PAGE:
How to Critique Your Own Website

How to Critique Your Own Website

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How many times have you asked family and friends for feedback on your website and got vaguely approving comments, but no real actionable points? It’s frustrating. And if you are trying to look at your own website with a critical eye, it’s hard to know where to start and to be objective about your brand and the usability and design of your site, particularly if you built it yourself.

Also becoming more popular are using testing sites, like Peek, where you can see and hear a real person navigate around your site and give feedback. By all means, try this once, but bear in mind these testers are probably not going to be your target market. There are some amazing tools to review how visitors use your website and I’ll touch on those at the end.

However, nothing beats a well-structured review from a real person. Start by asking a friend whose opinion you trust and ideally, who could be in the market for your services or has been in the past, to help you critique your site. Reviewing a website is partially about gut feel, but here are the areas I focus on when reviewing a website. Read through and then watch me review the photography website of one of my Siteschool students, Christine McNally, who kindly volunteered to take one for the team and be recorded. Thanks Christine!


Everyone knows you only get one chance to hook someone when they land on your home page. Whilst I think that the old school rule of making sure your offer is stated clearly ‘above the fold‘, ie, be visible without scrolling, is losing traction because we are all becoming more accustomed to scrolling down these days, I do think a statement clearly stating what you do and how you do it is vital and should appear near the top of your home page. This is your chance to state your ‘why’ and tell people what differentiates you from your competition. If you are selling a partially experience-based service, like photography or website design, visitors need to be able to visualize how that experience will feel from the get-go.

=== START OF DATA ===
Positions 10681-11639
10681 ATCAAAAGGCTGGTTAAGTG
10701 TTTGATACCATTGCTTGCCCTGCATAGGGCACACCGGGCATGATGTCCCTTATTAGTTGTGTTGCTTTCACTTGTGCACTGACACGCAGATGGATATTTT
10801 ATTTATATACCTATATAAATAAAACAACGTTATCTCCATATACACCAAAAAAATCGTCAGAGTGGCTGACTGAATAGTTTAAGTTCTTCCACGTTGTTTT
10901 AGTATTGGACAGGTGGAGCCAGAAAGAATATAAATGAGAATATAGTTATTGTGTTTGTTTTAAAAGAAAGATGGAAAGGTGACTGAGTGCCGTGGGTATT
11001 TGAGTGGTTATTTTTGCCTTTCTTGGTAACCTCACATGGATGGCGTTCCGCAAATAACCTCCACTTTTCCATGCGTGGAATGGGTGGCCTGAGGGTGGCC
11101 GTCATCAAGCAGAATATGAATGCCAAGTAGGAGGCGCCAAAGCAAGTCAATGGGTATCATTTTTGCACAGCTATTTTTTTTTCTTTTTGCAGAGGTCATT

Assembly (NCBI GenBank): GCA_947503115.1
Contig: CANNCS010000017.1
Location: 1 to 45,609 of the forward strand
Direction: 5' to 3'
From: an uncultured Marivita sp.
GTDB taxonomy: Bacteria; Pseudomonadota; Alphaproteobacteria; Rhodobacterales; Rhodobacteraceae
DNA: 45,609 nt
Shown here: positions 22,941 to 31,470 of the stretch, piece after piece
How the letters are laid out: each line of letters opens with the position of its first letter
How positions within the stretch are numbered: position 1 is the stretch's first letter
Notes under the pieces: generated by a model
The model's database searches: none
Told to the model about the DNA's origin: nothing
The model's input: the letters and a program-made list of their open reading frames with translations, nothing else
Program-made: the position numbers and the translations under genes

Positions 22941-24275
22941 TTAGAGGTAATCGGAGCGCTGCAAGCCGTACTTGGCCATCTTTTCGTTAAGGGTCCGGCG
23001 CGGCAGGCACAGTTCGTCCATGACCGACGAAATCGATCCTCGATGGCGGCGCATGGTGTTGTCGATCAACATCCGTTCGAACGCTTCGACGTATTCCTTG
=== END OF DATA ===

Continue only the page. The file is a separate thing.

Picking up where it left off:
This is one of those things that is more about gut feel and is hard to measure. The golden rule is less is more. I often see sliders with more than 10 images or a composite of images and ideas to try to grab people’s attention before they click away. A busy header is overwhelming. You’ve heard the term bounce rate? It refers to those visitors who leave your site immediately without clicking or scrolling at all. Try to present too many ideas at once, and your bounce rate will be high. Instead, be bold and be selective. Believe in your product and what you have to say about it. A single image and a simple heartfelt statement will have much more impact than an endless slideshow or a complicated message.


If you are offering something visual, like design or photography, it’s easy to say “I’m not a writer” and do a really average job with the copy you produce. People buy people and experiences, and you need to take every single opportunity to connect with your ideal client. Forget businesslike. Be personal and don’t waste any opportunity to inject personality into your website. A really good example I often come across, is the success message you see after submitting a contact form. So often, it’s left on the default setting, which is usually something like “Your form has been successfully submitted.” Is that really the last message you want someone to see as they leave your site?